Cypriot President Nicos Anastasiades outlined the government's plan on Friday to manage the coronavirus pandemic, announcing travel restrictions which some critics said did not go far enough.
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In his first national address since the coronavirus crisis, Anastasiades on Friday night called on private citizens to do their fair share in combatting the Covid-19 pandemic, saying "all citizens bear the task of implementing the measures" that included partial travel restrictions, social distancing, and school closings.
Anastasiades said the government has issued a 15-day ban on foreign nationals, including EU citizens traveling to Cyprus, unless travelers were registered for employment as legal aliens with state authorities or part of a diplomatic mission in the Republic.
The ban did not include foreign students from the European Union or other countries, while foreign nationals on specific business contracts or carrying out work deemed absolutely necessary could request an exception.
But critics said the ban did not go far enough as it did not deal with one of the biggest groups of travelers this time of the year, the massive number of Greek Cypriot students in Greece who fly back every year for Easter, a popular religious holiday taking place next month.
The Presidential Palace was flooded with phone calls by concerned parents, who have been urging the president over the last few days not to shut down airports
Anastasiades called on young Cypriots to stay home, but according to Kathimerini Cyprus he did not specifically call on Greek Cypriot students in Greece to stay away from the island as Orthodox Easter was fast-approaching.
"To all our compatriots, whether residing abroad or in Cyprus, I appeal to you to avoid unnecessary travel" the president said.
According to Karhimerini's Marina Economides, the Presidential Palace was flooded with phone calls by concerned parents, who have been urging the president over the last few days not to shut down airports.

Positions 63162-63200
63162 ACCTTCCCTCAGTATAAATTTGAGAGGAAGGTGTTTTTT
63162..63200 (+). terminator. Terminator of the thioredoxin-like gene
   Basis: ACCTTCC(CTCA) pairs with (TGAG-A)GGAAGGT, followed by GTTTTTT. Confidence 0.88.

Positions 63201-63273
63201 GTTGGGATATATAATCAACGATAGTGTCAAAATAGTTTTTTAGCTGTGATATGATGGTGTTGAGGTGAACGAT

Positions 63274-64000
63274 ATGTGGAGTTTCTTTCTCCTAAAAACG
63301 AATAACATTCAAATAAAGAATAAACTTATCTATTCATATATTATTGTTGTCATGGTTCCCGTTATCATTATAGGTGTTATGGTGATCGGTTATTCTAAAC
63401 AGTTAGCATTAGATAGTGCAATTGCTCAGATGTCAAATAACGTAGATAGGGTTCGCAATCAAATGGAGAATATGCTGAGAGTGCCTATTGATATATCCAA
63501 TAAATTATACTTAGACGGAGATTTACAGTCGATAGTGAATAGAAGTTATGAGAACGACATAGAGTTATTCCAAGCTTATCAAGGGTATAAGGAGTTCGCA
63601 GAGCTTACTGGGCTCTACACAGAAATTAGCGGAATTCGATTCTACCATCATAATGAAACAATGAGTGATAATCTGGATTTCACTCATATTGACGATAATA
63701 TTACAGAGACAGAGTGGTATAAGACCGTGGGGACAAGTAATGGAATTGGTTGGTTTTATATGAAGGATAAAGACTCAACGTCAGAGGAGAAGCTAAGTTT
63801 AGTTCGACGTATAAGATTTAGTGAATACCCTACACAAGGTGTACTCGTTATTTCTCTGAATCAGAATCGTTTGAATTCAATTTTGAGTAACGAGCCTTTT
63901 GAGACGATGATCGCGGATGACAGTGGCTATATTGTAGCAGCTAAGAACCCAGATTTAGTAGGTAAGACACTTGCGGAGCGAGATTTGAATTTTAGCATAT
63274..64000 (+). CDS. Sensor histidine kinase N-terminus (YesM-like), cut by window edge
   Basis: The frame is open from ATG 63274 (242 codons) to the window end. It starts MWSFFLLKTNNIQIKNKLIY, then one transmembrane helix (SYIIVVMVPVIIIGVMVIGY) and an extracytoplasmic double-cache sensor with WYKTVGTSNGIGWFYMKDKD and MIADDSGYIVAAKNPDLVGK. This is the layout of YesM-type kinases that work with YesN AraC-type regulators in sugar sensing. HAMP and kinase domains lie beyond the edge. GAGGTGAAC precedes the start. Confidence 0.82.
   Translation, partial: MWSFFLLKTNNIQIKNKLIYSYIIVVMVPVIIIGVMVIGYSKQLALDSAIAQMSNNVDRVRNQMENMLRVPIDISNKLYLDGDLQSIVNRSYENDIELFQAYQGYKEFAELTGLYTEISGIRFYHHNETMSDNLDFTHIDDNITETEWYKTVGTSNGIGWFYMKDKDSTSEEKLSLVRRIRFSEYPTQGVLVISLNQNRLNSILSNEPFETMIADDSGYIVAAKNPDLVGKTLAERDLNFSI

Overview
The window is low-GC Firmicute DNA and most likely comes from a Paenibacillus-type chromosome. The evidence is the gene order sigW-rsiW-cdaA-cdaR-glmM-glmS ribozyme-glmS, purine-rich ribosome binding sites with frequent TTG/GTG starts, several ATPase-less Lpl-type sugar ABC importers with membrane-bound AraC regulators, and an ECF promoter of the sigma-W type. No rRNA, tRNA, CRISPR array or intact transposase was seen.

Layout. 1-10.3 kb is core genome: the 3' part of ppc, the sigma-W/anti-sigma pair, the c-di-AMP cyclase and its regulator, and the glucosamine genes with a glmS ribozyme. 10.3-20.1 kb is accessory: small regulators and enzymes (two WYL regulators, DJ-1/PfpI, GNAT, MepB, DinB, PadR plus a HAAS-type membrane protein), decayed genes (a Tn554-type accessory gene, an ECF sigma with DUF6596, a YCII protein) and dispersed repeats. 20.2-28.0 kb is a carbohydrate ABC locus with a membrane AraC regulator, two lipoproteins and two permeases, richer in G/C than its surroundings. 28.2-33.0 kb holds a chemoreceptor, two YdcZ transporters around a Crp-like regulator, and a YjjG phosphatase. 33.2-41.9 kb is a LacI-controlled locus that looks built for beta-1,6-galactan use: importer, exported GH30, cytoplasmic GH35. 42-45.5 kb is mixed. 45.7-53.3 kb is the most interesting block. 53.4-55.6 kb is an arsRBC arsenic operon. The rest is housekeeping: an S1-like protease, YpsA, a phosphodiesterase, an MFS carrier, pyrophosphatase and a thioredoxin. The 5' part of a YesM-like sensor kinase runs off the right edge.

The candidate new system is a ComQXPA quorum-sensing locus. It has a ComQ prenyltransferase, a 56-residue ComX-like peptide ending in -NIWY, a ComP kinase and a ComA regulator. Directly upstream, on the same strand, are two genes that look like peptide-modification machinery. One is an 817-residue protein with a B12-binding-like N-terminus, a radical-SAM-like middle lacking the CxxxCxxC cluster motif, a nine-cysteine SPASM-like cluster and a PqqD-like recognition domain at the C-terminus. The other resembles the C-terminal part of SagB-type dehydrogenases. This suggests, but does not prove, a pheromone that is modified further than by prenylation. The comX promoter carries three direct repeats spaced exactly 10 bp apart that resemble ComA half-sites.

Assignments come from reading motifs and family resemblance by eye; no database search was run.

According to the travel measures, citizens of the Republic of Cyprus can travel to the island as long as they adhere to health protocols and measures currently set up at airports and sea ports. The action plan is subject to revisions in two weeks.
Movement across the divided island’s buffer zone has also been restricted according to the measures, which banned foreign nationals and tourists but not Greek Cypriots or legal residents including Turkish Cypriots who are lawful inhabitants in the south.
On Saturday, authorities in the north banned all persons including Greek Cypriots from crossing except Turkish Cypriots returning home or legal residents who legally reside in the north.
Health officials in the south said confirmed cases were expected to rise considerably, with numbers relative to population size being the second highest in Europe after Italy. Officials attribute the high numbers to successful tracing efforts in cases where suspected carriers are quickly and diligently tracked down after an infection is detected.
WHO says "do it all" and not just a few measures
Reports also said two hours before Anastasiades addressed the nation, which took place half an hour after its scheduled time, the World Health Organization announced that Europe was at the center of the pandemic. WHO called on countries to "do it all" and not just a few measures.
Government spokesman Kyriacos Koushos said the delay in the president's scheduled speech was due to last minute consultations on several issues including measures involving travel bans on EU citizens.
"Some minor issues came up and had to be clarified, and once we did, the president went ahead with the address," Koushos said.
There were 26 confirmed cases on the island as of Friday night, 21 in the south and 5 in the north.
While medical experts said the number was sure to climb in the immediate future, health officials said they were not worried about rogue cases after foreign tourists who were passengers of an infected taxicab driver had been tracked down.